Expressing this as a differential equation yields:

v·w·dx - _li. ·CJ)·P·2·ID (x )·d [ID (x)] (11)

4

Isolating the variable ID(x):

4·v·w

2·ID(x)·d [ID(x)] ----dx (12)

CJ).p

Solving the differential equation:

ION 1%

l

2-ID(x)d[ID(x)]- (13)

1t ·w·p

OD 0

Since no material is allowed to enter the auger at x - 0

[auger inlet, ID(O) - OD], the above integral simplifies to:

[ID(x)]2-[OD]2-- 4 ·v·w·x

(14)

1t .CJ).p

Solving for ID(x) yields:

4·v·w·x

(15)

1t -w·p

In situations where w (the width of the container) is

equal to aD, equation 15 becomes:

VOL 38(4): 1157-1162

(16)

The same grain flow pattern can be achieved with an

auger that has constant ID and OD by increasing the auger

pitch along the length of the auger. The equation describing

auger pitch as a function of the distance down the auger is

as follows (assuming w = OD):

P(x)- 4·v·OD·x

(17)

1t .CJ).([OD]2-[ID]2)

Similarly, the equation for an auger with a constant ill,

constant pitch, and varying OD (as tested by O'Brien,

1965) would be as follows:

(18)

This auger design (eq. 18) was not investigated since the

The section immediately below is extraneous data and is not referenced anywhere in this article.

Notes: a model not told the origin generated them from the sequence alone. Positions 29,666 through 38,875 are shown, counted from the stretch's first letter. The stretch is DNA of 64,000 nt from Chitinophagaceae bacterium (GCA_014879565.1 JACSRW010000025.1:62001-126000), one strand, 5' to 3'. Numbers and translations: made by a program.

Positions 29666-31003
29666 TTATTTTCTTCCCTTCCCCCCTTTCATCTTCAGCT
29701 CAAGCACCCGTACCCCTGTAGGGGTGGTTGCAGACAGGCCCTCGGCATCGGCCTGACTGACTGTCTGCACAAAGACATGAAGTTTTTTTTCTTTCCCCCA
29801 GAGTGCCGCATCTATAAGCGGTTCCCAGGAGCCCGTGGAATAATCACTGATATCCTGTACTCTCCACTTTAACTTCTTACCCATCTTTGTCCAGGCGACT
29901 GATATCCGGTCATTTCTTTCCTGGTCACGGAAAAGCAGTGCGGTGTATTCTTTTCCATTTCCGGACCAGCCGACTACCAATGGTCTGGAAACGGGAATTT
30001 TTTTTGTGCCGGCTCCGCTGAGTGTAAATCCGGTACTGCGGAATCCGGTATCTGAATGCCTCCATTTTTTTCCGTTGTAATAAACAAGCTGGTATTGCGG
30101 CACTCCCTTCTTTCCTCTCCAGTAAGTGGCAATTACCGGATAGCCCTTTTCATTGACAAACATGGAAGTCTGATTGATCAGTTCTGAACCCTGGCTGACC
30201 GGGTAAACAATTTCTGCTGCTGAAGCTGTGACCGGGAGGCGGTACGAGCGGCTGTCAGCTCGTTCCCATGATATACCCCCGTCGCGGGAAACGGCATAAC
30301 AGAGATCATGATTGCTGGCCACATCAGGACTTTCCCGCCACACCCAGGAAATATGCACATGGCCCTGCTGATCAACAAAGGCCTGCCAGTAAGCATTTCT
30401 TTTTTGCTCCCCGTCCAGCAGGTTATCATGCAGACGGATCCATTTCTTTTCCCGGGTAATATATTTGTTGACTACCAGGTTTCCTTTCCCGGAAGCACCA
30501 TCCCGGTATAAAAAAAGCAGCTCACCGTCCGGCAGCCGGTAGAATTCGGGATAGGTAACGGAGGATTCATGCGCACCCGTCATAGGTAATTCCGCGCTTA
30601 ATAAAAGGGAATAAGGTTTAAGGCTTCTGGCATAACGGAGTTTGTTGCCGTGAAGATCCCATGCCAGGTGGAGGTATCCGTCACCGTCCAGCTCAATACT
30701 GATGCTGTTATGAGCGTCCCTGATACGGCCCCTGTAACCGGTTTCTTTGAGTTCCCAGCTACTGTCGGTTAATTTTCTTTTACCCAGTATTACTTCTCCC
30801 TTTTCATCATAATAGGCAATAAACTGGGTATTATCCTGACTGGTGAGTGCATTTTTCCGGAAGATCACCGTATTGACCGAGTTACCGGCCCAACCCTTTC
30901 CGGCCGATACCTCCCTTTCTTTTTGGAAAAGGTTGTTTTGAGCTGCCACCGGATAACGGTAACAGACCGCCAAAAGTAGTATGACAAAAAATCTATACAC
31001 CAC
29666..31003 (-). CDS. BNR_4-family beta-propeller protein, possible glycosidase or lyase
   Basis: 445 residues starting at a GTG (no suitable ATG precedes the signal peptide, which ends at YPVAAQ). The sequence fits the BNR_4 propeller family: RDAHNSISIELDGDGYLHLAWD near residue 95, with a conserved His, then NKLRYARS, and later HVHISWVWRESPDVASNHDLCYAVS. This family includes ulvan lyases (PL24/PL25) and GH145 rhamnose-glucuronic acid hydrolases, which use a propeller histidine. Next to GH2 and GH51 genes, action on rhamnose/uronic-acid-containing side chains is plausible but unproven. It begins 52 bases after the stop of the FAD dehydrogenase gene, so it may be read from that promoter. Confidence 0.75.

design did not maintain a constant outside diameter,

therefore allowing for simple constant diameter bottoms

such as those found in auger V-trough housings. With this

design, w must be less than or equal to ID.

TEsTING METHODS

1\\'0 augers were designed and constructed with their

designs based on equations 16 and 17. The design

parameters for each of the augers are shown in table 1 and

illustrations of the augers are shown in figures 5 and 6. The

designs assumed that the granular material had a diameter

of 0 and was perfectly flowable. Furthermore, the volume

occupied by the auger flighting was assumed to be O. This

assumption is particularly important when considering an

auger having a flighting with increasing pitch. In this

configuration, the flighting occupied a significant volume

at the "inlet" end of the auger since the pitch is small at this

location.

A decreasing inside diameter auger, an increasing pitch

auger, and a regular auger were individually installed in a

V-trough housing at the bottom of a rectangular box

container. The box was 60 cm long, 15 em wide, and 80 cm

deep. The sides of the box were of transparent plastic sheet

construction so that the flow of the grain could be easily

Table I. Design parameters for experimental augers

and regular auger

Auger Type

Design

Variable

Decreasing

Inside Diameter

Increasing

Pitch Regular

w

OD

10 rev/min

15cm

10 rev/min

15cm

10 rev/min

15em

L

v

ID

P

60cm

23 ern/min

equation 16

15cm

60cm

23 crn/min

8em

equation 17

60 ern

N.A.

8cm

ern

1159

Figure S-nIustration of the decreasing inside diameter auger.

••-.-'111)

Figure 6-nIustration of the increasing pitch auger.

obseIVed. Each auger was equipped with a hand-operated

crank attached to the outlet end of the auger.

The box was filled with soybeans to a height of 60 cm